It's been over 15 months since the Spectre and Meltdown processor vulnerabilities were revealed to software and hardware makers and close to a year since they were made known to the wider public. The weaknesses, which allow malware to potentially access data from within a wide variety of CPUs, might not have caused computing armageddon but researchers are finding new flaws in processors affected by these issues.
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Intel has announced that another flaw in their processor architecture has been identified. Dubbed "Variant 4", the Speculative Store Bypass may allow unauthorised disclosure of information by allowing memory to be read without appropriate permissions. The flaw was reported to Intel by researchers from Google's Project Zero and the Microsoft Security Response Center.
Intel has issued a statement saying several processor families will not be patched to overcome Variant 2 of the Spectre bug that was detected mid last year and made public just before Christmas. While the processor company has patched many of their processors, the road has been quite bumpy with some of the fixes making systems unstable resulting in spontaneous reboots. But now, it seems some of the CPUs that were going to patched have been thrown into the too hard basket.
The disclosure of the Meltdown and Spectre computer vulnerabilities on January 2, 2018 was in many ways unprecedented. It shocked – and scared – even the experts. The vulnerabilities bypass traditional security measures in the computer and affect billions of devices, from mobile phones to massive cloud servers.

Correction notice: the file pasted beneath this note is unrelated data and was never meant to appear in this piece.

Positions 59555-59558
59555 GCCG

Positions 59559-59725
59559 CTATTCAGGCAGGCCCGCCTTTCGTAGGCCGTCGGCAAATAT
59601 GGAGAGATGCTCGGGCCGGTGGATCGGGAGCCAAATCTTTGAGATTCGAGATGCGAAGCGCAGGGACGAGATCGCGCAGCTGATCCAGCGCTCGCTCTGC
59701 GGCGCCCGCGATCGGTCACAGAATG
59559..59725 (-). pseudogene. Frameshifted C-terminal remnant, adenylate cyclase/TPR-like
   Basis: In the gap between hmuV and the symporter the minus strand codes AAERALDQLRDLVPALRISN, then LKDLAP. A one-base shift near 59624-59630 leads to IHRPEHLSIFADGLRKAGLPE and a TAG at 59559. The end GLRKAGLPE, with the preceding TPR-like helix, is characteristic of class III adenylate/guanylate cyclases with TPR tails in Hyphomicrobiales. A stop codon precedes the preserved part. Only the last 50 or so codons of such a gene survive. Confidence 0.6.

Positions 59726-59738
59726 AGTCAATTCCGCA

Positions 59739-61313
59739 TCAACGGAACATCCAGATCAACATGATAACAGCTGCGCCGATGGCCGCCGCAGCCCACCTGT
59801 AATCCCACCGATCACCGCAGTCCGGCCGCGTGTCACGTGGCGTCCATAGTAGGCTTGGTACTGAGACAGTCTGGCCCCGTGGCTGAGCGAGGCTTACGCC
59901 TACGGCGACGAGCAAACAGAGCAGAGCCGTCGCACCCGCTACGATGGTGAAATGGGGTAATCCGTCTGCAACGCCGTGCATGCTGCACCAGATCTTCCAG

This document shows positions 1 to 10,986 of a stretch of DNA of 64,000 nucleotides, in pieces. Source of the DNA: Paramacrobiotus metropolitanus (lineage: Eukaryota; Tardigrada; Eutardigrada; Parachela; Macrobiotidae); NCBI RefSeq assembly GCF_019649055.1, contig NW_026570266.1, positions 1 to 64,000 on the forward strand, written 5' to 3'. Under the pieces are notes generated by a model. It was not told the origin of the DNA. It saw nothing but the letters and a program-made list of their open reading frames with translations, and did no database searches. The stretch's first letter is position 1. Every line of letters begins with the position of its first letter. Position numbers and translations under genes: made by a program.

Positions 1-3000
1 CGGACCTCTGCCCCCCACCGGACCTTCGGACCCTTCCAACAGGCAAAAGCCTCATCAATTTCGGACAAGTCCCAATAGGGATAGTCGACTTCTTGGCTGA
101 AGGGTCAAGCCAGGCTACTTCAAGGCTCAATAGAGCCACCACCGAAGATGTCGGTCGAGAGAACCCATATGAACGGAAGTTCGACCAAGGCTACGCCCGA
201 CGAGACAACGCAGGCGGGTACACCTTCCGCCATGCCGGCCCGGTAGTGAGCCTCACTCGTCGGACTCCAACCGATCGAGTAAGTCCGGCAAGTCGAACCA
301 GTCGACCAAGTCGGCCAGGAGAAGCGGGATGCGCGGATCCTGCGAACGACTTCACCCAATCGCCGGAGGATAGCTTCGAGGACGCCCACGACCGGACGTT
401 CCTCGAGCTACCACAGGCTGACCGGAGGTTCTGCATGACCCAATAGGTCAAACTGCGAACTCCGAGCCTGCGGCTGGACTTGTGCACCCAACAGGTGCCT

We have, unfortunately, grown used to attacks on computer systems that exploit the inevitable flaws resulting from vast conceptual complexity. Our computer systems are the most complex artefacts humans have ever built, and the growth of complexity has far outstripped our ability to manage it.
Uninstalling an update that addresses a security vulnerability like Spectre or Meltdown sounds like a bad idea. But if the alternative is a PC that constantly crashes, you might be happy to take the small risk in exchange for stability. For Windows users, Microsoft now offers a patch that reverses Intel's microcode fix, but you won't find it via Windows Update.
Researchers at malware and security software testing company AV-TEST have discovered 139 samples of malware that "appear to be related to recently reported CPU vulnerabilities." Although most of the samples they discovered seem to be based on proof-of-concept software created by security researchers the number of unique samples is on the rise.
Linux progenitor Linus Torvalds has already shared his feelings regarding the bungles of Spectre and Meltdown. They weren't happy ones. Now that patches are available, Torvalds is even less impressed, describing Intel's effort as "complete and utter garbage".
Worried about protecting yourself from the security exploit that is Spectre? Well if you already downloaded Intel's update patching the flaw, be prepared to download another one soon. Intel's software fix is the cause of some random rebooting issues users are running into, and the company is urging consumers and manufacturers to hold off on distributing the current update until the update is, uh, updated.
Earlier this month, computer security expects dropped a bombshell on the internet. A pair of vulnerabilities titled Spectre and Meltdown that date back to 1995 were putting a wide variety of computers, smartphones and internet browsers at risk.